Day 23: 5 Ways to Take Care of Yourself During a Difficult Season of School & Life

31 days final big button

Yesterday I wrote about the bossy-ness of difficult days and how a string of them can lead us to doubt, despair, and rash decisions.

Today I offer practical tips toward taking care of yourself as your persevere along your educational path during draining seasons. Maybe you’re adjusting to life with a recently diagnosed learning disability. Or you’re mired in the negativity and angst known as middle school. Perhaps you’re teaching multiple ages at home with a baby in tow or dealing with personal crisis as your manage your kids’ education.

Real life happens. And it’s important to take care of ourselves when our “normal” veers off onto a path that’s much more wearisome.

Do not confuse this with advice to “stay the course no matter what.” My own story doesn’t testify to that approach. But I did have days turned weeks of tough days as a homeschool mom and I experience them now as a public school mom too. That’s because there’s no perfect, problem-free way of doing school. Each approach has its vulnerabilities and every family throws its own variables into the mix.

While each day brings its own stress, there are times when it feels like we can’t get a break. I’m talking about those times. As I wrote yesterday,

Sometimes just one of these stressors hangs around day after day after day. And other times it’s a perfect storm of all the bad things, all at once. Negativity can wrap itself around you until you’re swaddled in a blanket of doubt and failure. You imagine that no one else is flailing and failing like you are.

Whether your kids do school at home or in a private or public school, here are ideas for sustainability during draining times.

1. Fight for rest.

Some of you are laughing already. Marian, you’ve got to be kidding me. There is no room for rest in my life, sister. You don’t know my circumstances. You’re right. I don’t. But I do know that there are ways to lighten your load. Takeout for dinner. Getting a babysitter so you can have a nap or have a Venti cup of reassurance from Starbucks. {Extra whip. Full fat.} Getting help with the housework — from your spouse, from your kids, from a professional. Or all of the above. {Yes please.}

2. Lower your standards.

It’s hard, but you may have to let go of certain expectations for a season. You can choose grace and rest or resentment and anxiety. Sometimes this means allowing your kids more screen time than you “should” for the sake of your own mental health and ability to care for them. It might mean choosing to be okay with undone laundry, a messy house, and convenience foods. Perhaps it means you stop obsessing about their grades and performance, especially if it’s only causing you stress. Always it means real prioritization and acceptance. Which brings us to the next point.

3. Prioritize. Prioritize. And repeat.

Every season won’t be like this one, whether it’s a 5-week window or a 5-year window. There are certain non-negotiables, though the world around you screams that everything is important and also that you’re indispensable. It’s not and you’re not. You are finite. Your years with your kids in this stage is not forever. Your life doesn’t have to look like anyone else’s.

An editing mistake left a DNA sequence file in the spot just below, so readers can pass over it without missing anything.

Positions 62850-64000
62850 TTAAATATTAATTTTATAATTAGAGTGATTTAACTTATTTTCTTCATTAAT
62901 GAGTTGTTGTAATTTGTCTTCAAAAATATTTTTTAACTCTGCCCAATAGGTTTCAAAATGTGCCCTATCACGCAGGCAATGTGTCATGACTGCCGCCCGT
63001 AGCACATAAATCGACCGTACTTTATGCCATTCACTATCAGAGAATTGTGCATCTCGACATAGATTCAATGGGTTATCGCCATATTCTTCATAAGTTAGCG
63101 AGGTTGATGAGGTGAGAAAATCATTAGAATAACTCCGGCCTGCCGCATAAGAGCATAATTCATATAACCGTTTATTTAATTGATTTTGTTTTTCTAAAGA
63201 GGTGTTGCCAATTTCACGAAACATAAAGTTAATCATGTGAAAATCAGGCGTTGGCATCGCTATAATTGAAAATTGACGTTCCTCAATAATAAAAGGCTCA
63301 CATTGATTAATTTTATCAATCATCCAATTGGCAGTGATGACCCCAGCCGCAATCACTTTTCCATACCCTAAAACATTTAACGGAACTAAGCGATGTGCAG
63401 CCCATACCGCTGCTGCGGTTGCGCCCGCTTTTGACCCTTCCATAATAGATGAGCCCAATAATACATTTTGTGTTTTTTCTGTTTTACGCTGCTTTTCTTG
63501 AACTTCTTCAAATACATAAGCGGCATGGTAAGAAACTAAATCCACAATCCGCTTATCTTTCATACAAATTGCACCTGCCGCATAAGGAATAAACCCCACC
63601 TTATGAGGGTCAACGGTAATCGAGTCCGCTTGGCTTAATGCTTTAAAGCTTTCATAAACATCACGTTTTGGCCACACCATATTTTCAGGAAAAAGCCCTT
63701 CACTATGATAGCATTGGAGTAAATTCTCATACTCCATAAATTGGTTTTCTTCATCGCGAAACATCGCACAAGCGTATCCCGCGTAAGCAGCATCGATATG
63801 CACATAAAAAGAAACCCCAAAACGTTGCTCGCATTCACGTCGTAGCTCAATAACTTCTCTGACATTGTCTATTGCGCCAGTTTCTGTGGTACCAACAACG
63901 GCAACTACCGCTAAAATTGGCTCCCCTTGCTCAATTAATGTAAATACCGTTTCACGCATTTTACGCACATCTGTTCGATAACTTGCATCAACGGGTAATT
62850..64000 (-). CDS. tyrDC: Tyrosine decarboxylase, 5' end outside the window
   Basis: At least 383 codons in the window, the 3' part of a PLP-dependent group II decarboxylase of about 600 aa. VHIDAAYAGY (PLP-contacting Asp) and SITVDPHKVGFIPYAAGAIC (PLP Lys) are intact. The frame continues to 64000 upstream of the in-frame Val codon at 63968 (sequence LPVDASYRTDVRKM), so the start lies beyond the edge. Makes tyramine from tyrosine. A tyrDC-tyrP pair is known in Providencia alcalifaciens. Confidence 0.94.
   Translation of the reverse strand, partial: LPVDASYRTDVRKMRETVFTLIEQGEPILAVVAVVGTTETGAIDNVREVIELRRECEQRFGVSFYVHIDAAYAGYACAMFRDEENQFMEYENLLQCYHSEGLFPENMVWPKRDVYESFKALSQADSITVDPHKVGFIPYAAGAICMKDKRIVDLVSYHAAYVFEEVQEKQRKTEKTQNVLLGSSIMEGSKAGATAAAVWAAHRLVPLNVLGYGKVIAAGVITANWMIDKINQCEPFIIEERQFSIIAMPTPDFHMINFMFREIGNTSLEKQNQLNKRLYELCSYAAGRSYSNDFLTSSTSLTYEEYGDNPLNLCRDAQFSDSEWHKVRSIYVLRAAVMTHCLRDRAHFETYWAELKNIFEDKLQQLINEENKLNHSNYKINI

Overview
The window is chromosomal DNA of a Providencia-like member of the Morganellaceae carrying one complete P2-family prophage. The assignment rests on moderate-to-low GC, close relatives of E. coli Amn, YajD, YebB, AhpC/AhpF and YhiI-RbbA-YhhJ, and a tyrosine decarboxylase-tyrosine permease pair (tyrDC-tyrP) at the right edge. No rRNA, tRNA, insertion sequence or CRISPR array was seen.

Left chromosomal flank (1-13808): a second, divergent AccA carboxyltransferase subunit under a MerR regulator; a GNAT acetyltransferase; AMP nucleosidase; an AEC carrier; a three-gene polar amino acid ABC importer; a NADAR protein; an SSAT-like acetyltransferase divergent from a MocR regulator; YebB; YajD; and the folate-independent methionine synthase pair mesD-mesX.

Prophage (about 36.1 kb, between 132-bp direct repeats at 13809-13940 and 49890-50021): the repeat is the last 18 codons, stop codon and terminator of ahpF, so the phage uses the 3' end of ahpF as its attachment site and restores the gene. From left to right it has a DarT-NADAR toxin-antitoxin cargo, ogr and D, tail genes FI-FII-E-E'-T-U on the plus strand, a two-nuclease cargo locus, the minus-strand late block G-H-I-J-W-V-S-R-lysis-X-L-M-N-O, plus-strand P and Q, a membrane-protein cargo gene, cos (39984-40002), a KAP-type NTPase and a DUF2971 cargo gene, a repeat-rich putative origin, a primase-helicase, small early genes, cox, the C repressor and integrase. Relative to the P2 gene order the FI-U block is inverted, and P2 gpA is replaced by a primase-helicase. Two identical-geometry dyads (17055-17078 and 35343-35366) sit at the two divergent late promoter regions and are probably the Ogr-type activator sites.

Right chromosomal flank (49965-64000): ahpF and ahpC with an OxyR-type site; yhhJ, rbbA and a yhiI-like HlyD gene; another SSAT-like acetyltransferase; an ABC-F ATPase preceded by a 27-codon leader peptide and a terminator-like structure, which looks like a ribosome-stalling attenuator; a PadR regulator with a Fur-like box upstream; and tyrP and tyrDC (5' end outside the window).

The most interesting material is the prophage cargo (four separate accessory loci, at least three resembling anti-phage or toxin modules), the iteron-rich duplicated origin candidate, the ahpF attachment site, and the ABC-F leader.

Put all of this together and what do you have? The permission and courage to say no and to ruthlessly prune the extras in your life that are only adding to your stress. It might mean you let go of their music lessons or sport for a time. You may disappoint your kids, yourself, and others by saying no for now. {Not forever.} Just last week I did this and it hurt a little. It’s not easy in the short-run, but it’s fruitful in the long-run.

4. Find perspective.

A wise friend who understands. Your spouse. Prayer and time alone. A counselor. An episode of Hoarders.

Left to ourselves, we’ll suffocate under the load and subjectivity of a draining season. We’ll imagine we’re the only ones struggling in this way. We’ll sink into a pit of shame and discouragement. Let truth and community pull you out and pour you a cup of coffee instead.

Mlo & CJ

A couple of years ago I was in the trenches of exhaustion and emotional recovery. I had a weekly date with a wise and older friend and she poured life-giving Gospel truth into my soul week after week. It was a means of grace, one that kept me out of the pit and moving forward.

5. Compensate.

This is really an umbrella for all the other points. If it looks like things may remain difficult for an extended time, adjust your life accordingly. I can’t say what that will look like for you but we can’t run on adrenaline forever. We’re not machines, we’re people. And we need to care for ourselves and our primary relationships in ways that are wise and gentle.

You might think this is too complicated and indulgent. But I’m not talking about days at the spa or hiring a cook and a nanny. {Full disclosure: I long for all of the above.} I’m talking about real-life ways that we can make it through tough times with intention, strength, and realistic expectations. It’s possible. But you have to start thinking outside the box of your own idealism. If this feels impossible, enlist your spouse, a counselor, or a close and honest friend — people who will tell you the truth and have your best interests in mind.

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Friday and Saturday we’ll talk about a complicated subject : Switching educational paths. How do we know when it’s a valid consideration?

What are some ways you’ve learned to compensate and care for yourself and your family during difficult seasons?

For all the posts in this 31-day series, go here.

I’m linking up with The Nester and her tribe of 31 Dayers.

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